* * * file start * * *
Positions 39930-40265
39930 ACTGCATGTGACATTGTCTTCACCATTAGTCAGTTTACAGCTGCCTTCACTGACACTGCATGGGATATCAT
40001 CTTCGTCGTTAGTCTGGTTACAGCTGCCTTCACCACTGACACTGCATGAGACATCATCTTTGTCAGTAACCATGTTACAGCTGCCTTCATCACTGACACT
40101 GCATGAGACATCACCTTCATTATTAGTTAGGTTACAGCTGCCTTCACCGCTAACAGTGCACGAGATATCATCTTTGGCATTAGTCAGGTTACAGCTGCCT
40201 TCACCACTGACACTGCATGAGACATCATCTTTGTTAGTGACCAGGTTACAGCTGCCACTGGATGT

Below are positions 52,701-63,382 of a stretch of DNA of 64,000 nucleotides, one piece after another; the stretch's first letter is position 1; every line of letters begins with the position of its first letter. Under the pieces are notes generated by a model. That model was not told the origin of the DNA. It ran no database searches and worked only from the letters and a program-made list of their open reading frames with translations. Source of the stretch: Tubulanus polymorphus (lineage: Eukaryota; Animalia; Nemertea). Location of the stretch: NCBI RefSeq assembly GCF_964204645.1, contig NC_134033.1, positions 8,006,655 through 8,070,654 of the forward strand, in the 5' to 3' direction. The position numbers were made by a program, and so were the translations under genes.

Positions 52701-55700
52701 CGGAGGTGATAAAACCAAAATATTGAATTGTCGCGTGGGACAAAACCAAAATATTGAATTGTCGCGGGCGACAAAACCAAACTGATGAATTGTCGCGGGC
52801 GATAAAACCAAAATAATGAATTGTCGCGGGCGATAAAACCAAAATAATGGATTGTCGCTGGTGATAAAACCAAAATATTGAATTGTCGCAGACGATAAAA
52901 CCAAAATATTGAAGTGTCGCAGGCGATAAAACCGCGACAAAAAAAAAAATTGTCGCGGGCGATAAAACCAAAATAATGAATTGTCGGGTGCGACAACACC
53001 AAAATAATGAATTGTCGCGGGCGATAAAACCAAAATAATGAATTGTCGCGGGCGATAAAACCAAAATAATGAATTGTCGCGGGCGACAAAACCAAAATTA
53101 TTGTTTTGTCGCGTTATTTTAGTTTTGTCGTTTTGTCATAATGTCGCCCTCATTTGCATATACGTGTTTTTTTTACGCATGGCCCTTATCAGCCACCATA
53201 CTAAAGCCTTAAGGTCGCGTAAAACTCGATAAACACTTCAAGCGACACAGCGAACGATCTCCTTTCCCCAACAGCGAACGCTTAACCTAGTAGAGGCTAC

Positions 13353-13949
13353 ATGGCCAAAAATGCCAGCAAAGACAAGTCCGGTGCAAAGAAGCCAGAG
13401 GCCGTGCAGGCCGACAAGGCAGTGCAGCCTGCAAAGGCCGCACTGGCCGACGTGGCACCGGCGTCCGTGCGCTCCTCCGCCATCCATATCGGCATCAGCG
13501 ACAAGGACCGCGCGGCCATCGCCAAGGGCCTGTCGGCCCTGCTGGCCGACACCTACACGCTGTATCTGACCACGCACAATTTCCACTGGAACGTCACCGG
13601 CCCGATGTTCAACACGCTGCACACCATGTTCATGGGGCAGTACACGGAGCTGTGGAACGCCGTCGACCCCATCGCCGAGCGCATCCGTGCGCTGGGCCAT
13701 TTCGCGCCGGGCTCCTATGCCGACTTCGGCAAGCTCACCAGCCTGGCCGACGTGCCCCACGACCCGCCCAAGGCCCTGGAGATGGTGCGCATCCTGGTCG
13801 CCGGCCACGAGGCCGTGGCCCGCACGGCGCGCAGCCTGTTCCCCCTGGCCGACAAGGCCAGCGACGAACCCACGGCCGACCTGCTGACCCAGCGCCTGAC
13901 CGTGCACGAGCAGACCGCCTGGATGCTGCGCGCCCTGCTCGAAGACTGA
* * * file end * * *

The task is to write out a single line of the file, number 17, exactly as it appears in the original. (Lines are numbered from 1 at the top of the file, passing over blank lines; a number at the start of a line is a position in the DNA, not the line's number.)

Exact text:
13501 ACAAGGACCGCGCGGCCATCGCCAAGGGCCTGTCGGCCCTGCTGGCCGACACCTACACGCTGTATCTGACCACGCACAATTTCCACTGGAACGTCACCGG